Ratings are an important tool all investors looking to put money onto deposit need to understand.
Thursday, 23 August 2007
One of the big issues with these firms is understanding their ratings scales, as they are not particularly intuitive.
Ratings are done by letters and range from A down to E. With each letter there are three steps, eg: AAA, AA, and A. These steps can be further graduated with plus and minus symbols. For instance you can have AA+.
Where they become tricky to understand is that the order of priority is from a triple letter, eg BBB down to a single letter. This, along with the plus and minus symbols can give misleading perceptions.
For instance a BBB- rating is actually better than a BB+.
The other misconception is this view often perpetuated in the media that there is a line in the scale and anything above it is so-called "investment grade" and anything below it is a "junk bond".
Further confusing the situation is the view that junk bonds are bad and people should not invest in them.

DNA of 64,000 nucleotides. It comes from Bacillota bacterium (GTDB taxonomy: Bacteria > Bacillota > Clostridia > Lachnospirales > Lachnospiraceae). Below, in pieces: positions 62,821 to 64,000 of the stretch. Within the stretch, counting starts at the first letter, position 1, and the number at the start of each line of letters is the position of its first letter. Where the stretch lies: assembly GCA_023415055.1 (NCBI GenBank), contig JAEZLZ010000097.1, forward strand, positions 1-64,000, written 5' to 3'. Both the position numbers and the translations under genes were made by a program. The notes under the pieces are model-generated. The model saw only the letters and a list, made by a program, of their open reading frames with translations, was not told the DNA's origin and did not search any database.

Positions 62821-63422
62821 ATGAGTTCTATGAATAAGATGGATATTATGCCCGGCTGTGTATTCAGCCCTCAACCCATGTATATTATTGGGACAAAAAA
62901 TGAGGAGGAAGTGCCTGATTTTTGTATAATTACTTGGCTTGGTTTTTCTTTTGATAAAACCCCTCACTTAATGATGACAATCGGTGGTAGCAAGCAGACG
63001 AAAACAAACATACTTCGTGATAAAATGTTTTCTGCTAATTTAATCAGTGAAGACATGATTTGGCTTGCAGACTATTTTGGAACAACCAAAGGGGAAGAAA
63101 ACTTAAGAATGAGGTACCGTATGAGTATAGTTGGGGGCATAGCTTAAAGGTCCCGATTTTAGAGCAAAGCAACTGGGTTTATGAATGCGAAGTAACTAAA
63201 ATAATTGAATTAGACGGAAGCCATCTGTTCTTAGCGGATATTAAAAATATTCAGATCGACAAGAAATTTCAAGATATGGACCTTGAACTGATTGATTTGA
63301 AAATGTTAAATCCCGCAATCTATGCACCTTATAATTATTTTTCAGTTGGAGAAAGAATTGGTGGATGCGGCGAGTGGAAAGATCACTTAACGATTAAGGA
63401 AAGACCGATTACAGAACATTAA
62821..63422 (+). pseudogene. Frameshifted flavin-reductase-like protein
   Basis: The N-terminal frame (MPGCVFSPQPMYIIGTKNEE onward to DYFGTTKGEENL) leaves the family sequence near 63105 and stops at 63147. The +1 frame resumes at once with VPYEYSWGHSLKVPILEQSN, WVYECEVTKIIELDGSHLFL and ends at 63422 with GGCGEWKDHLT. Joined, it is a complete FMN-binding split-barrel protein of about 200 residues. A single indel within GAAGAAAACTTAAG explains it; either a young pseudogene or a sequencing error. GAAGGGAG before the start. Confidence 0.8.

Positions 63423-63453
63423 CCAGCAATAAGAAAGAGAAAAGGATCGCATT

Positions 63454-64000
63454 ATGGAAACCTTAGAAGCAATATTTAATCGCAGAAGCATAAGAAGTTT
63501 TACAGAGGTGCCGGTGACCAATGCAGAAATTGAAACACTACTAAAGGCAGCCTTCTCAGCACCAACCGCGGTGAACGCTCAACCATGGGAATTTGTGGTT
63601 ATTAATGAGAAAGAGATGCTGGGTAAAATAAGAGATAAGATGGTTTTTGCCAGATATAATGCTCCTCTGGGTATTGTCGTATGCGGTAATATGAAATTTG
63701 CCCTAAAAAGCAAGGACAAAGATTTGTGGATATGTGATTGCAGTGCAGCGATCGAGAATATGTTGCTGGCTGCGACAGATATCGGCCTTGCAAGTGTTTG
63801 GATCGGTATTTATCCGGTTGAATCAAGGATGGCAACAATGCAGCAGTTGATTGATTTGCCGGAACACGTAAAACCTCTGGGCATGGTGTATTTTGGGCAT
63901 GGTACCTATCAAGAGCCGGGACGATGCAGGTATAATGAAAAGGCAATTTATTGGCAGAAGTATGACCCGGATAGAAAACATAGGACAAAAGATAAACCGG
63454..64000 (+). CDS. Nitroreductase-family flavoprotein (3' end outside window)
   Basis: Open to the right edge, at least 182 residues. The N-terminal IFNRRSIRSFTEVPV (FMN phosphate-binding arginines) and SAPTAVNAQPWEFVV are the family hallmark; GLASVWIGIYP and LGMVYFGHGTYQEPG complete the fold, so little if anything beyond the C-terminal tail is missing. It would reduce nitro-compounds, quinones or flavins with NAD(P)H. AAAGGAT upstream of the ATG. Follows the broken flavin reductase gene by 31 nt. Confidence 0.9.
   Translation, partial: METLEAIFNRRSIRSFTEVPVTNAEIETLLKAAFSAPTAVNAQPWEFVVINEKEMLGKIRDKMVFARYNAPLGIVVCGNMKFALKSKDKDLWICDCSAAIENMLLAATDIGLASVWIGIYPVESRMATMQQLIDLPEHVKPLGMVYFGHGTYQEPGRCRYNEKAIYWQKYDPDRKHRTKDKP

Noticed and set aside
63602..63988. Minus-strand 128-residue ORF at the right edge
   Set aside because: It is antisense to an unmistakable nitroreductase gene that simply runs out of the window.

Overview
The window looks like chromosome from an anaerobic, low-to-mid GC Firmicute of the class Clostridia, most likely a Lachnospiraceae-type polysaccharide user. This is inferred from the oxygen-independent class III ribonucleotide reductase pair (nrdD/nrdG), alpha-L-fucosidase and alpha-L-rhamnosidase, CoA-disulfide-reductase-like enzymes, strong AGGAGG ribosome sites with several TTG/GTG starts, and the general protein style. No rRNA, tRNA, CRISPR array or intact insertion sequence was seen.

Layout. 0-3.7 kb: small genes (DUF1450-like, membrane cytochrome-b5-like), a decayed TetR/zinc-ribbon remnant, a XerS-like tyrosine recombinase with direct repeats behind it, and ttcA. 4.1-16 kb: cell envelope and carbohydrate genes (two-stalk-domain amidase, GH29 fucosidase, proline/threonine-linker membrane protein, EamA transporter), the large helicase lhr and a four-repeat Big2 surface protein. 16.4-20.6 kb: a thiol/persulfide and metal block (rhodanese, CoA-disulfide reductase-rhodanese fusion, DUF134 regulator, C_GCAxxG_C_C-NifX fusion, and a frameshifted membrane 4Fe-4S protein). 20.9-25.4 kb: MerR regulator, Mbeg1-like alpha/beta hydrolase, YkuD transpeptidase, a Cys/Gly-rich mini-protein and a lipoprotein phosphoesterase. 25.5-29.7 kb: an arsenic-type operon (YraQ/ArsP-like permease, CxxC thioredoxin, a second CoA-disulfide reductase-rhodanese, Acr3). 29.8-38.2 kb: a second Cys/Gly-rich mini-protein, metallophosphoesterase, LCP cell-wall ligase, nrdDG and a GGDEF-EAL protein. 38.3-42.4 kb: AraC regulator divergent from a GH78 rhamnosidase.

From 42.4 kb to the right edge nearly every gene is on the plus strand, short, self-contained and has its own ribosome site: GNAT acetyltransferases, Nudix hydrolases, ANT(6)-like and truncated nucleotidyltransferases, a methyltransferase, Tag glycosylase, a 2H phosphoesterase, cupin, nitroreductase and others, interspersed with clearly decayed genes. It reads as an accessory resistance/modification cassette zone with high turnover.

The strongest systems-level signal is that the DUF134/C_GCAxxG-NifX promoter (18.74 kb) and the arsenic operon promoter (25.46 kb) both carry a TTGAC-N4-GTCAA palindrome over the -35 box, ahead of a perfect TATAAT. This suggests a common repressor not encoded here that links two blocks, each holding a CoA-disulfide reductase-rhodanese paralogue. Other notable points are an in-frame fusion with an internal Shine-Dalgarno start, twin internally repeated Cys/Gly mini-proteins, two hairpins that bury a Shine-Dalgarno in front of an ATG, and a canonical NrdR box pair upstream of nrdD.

The truth is that so-called junk bonds can have a place in an investor's portfolio as long as the reward is sufficient for the risk and that it has an adequate weighting in the portfolio.
In addition to the above accountancy firm KPMG produces its annual FIPs report and Wellington sharebroker McDouall Stuart produces an annual report on the sector. Neither are readily available to investors.
Ranker not Rater
This system is highly flawed as the information can be misleading. For instance Bridgecorp at one stage had an AAA ranking, while Nathans was a CAB.
It is also misleading as the process isn't clearly explained on the pages and it looks like a rating.
Depositrates has been highly critical of this system and believes investors should not use it. The system also has very little support from industry players.
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